What has caused this incredible performance? Can you still take advantage? Fortunately, 2020 could be Kirkland’s best year yet. Even if a recession hits, this company is primed for success.
All about the assets
When mining for any resource, your asset base often signals your future success. When commodity prices are high, companies scramble to bring on new production. Only in retrospect do we deem these efforts “high-cost” projects.
The oil bull market is a textbook example. In 2014, oil prices averaged above US$100 per barrel for five years straight. That’s the longest period of elevated oil prices in history.
Energy firms were spending billions to develop projects that had breakeven levels above US$60 per barrel. Many deep water plays only turned a profit with prices above US$100 per barrel.
By 2015, prices had plummeted to US$50 per barrel. Despite some volatility, however, they’ve remained within that range ever since. The industry has never been the same.
Bloated with high-cost assets, dozens of operators have gone bankrupt. Dozens more have seen their share prices sink by more than 50%, struggling to monetize assets that may never have positive economic value.
When it comes to commodity investing, capital allocation is key. Management teams must shore up the financial power and tenacity needed to make acquisitions during a difficult bear market.
They then must resist the urge to pursue growth-at-all-costs when prices are skyrocketing. Kirkland Lake has demonstrated this skill better than nearly any other gold miner.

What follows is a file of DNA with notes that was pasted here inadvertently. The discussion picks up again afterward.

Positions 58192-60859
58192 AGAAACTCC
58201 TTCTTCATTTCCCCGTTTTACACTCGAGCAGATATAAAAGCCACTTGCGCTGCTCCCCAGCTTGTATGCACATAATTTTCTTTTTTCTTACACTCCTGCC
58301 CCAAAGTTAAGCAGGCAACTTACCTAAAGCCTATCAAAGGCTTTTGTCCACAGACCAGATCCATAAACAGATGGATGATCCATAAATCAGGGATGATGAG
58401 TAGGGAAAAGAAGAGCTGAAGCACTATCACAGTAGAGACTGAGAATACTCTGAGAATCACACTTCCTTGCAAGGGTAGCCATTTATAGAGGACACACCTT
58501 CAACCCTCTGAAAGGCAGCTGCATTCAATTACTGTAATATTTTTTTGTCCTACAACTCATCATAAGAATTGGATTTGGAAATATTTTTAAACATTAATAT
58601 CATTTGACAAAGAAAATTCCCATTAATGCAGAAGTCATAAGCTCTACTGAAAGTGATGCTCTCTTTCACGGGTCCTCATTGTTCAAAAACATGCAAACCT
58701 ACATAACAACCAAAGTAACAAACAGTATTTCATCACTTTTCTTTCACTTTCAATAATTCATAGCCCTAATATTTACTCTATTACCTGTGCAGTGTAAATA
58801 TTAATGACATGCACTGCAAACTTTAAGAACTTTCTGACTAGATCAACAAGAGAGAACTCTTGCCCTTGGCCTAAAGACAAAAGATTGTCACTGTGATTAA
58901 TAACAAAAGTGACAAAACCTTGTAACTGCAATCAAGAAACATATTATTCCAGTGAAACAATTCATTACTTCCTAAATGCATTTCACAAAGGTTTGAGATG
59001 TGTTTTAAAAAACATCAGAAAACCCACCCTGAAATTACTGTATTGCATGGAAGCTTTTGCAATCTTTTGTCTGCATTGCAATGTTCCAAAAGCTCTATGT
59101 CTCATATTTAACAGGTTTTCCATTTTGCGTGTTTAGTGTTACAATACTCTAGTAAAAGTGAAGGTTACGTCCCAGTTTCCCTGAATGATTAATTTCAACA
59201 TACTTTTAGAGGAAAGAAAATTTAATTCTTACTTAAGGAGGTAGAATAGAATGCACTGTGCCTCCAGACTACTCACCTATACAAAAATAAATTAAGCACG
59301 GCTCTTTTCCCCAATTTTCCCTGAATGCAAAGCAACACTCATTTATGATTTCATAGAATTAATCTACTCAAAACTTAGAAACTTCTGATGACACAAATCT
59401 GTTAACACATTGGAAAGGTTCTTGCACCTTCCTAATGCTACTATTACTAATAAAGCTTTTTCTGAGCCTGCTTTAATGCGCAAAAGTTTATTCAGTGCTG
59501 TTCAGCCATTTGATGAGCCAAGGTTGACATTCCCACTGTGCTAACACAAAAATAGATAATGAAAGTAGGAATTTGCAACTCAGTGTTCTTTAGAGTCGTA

Margin of safety
Since 2016, Kirkland Lake has increased gold production from 314,000 ounces per year to 975,000. Despite rapid growth, the company has lowered its cost of production. In 2016, all-in costs were $916 per ounce. Last year, prices fell to $584 per ounce. Over the past 12 months alone, all-in costs have fallen 21%.
Falling cost alongside rising sales can only mean one thing: free cash flow generation. Free cash flow last quarter hit $181.3 million, up from $52.2 million in the same quarter of 2018. Last year, the company’s cash balance more than doubled, moving from $332 million to $705 million.
If you’re familiar with resource investing, you’ll know that this performance is rare. For comparison, Agnico Eagle Mines, which is 60% larger than Kirkland Lake, has generated negative free cash multiple years in a row, totaling nearly $1 billion.
Properly allocating capital to low-cost projects and not over-spending means Kirkland Lake has a wide margin of safety when disaster hits. If gold prices fell by more than 50%, the company could still generate a profit.
The rest of the industry, meanwhile, would be in turmoil. That’s exactly the time that you want to be invested in a company with zero debt, big cash reserves, and a cash flow positive business.
In both bull and bear markets, Kirkland Lake is primed to succeed. A temporary bear market might even benefit the company long term, as it’ll be able to expand on the cheap.
Capital allocation doesn’t sound groundbreaking, but in an industry rife with terrible financial management, it’s a big advantage — one that keeps paying year after year. In 2020, expect more of the same.
This article represents the opinion of the writer, who may disagree with the “official” recommendation position of a Motley Fool premium service or advisor. We’re Motley! Questioning an investing thesis — even one of our own — helps us all think critically about investing and make decisions that help us become smarter, happier, and richer, so we sometimes publish articles that may not be in line with recommendations, rankings or other content.
Fool contributor Ryan Vanzo has no position in any stocks mentioned.